Edible insects in South Africa; to regulate or not to regulate?

Dried mopane worms. Image supplied: George Sekonya

I’ve never eaten an insect on purpose before, but I am willing to try. The concept of entomophagy, or eating insects may be quite a foriegn curiosity to me, but not so to some South Africans who love the stuff.

I recently came across a research paper that essentially called for the regulation of edible insects in South Africa and it got me thinking why regulation of edible insects would be needed, and how it would be done exactly. 

So, I called George Sekonya, who is a PhD candidate whose Masters research put a spotlight on the trade and consumption of mopane worms and how they affect villages in Limpopo, in South Africa’s remote north-eastern region.

“The idea of eating a worm is just something that most people have not reconciled themselves with, except those that traditionally eat mopane worms as part of their diet,” says Sekonya.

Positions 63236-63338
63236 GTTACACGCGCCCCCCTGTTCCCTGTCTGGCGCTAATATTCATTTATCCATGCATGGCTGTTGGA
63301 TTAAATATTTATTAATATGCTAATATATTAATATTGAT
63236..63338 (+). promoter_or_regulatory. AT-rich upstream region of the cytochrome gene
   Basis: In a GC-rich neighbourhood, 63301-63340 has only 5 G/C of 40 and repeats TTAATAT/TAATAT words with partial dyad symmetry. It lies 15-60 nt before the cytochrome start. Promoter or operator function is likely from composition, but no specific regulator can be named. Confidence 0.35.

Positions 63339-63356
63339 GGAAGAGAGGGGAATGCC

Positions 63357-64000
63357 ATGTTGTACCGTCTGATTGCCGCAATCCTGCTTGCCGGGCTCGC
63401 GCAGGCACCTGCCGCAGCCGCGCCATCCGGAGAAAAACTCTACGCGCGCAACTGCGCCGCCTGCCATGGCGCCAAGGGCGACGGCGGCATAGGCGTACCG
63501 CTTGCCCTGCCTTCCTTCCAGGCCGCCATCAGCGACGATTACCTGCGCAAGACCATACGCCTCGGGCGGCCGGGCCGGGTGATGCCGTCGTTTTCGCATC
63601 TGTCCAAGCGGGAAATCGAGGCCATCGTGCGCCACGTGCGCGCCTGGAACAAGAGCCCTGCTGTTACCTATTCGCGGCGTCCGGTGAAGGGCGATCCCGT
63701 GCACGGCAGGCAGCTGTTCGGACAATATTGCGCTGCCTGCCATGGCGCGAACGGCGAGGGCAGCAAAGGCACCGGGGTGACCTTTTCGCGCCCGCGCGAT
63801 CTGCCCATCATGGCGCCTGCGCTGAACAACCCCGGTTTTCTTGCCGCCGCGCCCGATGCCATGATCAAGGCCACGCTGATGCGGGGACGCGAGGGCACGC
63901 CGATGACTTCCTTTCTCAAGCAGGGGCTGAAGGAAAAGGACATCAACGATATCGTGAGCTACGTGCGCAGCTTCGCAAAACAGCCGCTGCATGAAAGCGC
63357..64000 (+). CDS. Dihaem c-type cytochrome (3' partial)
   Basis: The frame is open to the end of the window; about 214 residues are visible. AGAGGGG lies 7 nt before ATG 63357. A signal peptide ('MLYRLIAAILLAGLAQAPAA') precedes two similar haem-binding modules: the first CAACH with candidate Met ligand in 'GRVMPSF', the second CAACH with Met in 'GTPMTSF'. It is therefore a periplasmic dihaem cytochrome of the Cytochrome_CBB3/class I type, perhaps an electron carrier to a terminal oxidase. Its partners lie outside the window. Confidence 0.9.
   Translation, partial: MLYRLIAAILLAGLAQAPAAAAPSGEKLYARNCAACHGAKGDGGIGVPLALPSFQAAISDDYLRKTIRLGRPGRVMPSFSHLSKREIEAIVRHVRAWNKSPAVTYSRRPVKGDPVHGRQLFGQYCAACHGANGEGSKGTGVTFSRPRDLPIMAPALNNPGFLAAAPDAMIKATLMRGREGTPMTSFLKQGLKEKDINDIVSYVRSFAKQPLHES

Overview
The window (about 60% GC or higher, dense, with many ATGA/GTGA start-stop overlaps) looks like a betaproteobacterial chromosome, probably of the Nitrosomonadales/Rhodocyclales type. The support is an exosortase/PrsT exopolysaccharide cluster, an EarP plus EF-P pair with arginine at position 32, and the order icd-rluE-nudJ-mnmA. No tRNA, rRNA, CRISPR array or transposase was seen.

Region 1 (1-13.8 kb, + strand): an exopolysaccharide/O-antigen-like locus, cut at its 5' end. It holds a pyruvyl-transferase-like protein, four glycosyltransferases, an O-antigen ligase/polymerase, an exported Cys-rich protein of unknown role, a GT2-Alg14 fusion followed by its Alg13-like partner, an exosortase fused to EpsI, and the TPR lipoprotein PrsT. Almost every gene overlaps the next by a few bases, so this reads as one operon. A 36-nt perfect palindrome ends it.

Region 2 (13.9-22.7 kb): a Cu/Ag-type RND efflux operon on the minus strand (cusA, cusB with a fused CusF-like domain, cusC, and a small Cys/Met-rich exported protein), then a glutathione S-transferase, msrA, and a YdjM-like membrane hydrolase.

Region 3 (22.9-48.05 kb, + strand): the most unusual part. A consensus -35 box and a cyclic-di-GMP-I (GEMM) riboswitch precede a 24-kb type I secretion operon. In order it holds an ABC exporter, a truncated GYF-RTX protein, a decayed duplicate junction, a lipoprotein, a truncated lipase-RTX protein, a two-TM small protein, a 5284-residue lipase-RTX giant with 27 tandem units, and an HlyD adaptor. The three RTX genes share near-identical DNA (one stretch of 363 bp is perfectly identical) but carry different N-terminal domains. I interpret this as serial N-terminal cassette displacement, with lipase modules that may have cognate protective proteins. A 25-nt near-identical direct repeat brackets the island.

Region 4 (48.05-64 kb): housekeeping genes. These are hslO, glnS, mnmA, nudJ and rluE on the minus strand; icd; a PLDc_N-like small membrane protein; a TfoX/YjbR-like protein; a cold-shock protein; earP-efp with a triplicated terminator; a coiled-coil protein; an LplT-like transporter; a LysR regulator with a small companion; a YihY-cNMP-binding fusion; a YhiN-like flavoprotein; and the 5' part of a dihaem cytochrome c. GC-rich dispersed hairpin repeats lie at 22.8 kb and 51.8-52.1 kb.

His work made headlines in 2017 for showing the importance of the mopane worm in the informal economy of rural communities and how they are an integral part of cultural practices and livelihoods in the area.

I grew up in Limpopo… we eat much more things that are not known outside Limpopo


For his masters research titled: Mopane worm use, livelihoods and environmental change in Limpopo Province, South Africa, in which he surveyed 30 individuals from over a dozen villages in the Vhembe district of the Limpopo province in South Africa’s remote north-eastern region. He was trying to gauge the role of mopane worms in the livelihoods of these communities.

“The researcher in me was then keen to say this knowledge has to go into the mainstream and it has to be pushed by somebody who is not introduced to mopane worms by reading a textbook but somebody who grew up with a mopane worm on a plate in the household.”

The paper that initially created my interest in this topic is I titled Legislation for the Use of Insects as Food and Feed in the South African Context. It is a chapter in a 2018 academic book called “Edible Insects in Sustainable Food Systems” that looks at edible insect food systems all over the world, with this particular chapter looking at South Africa.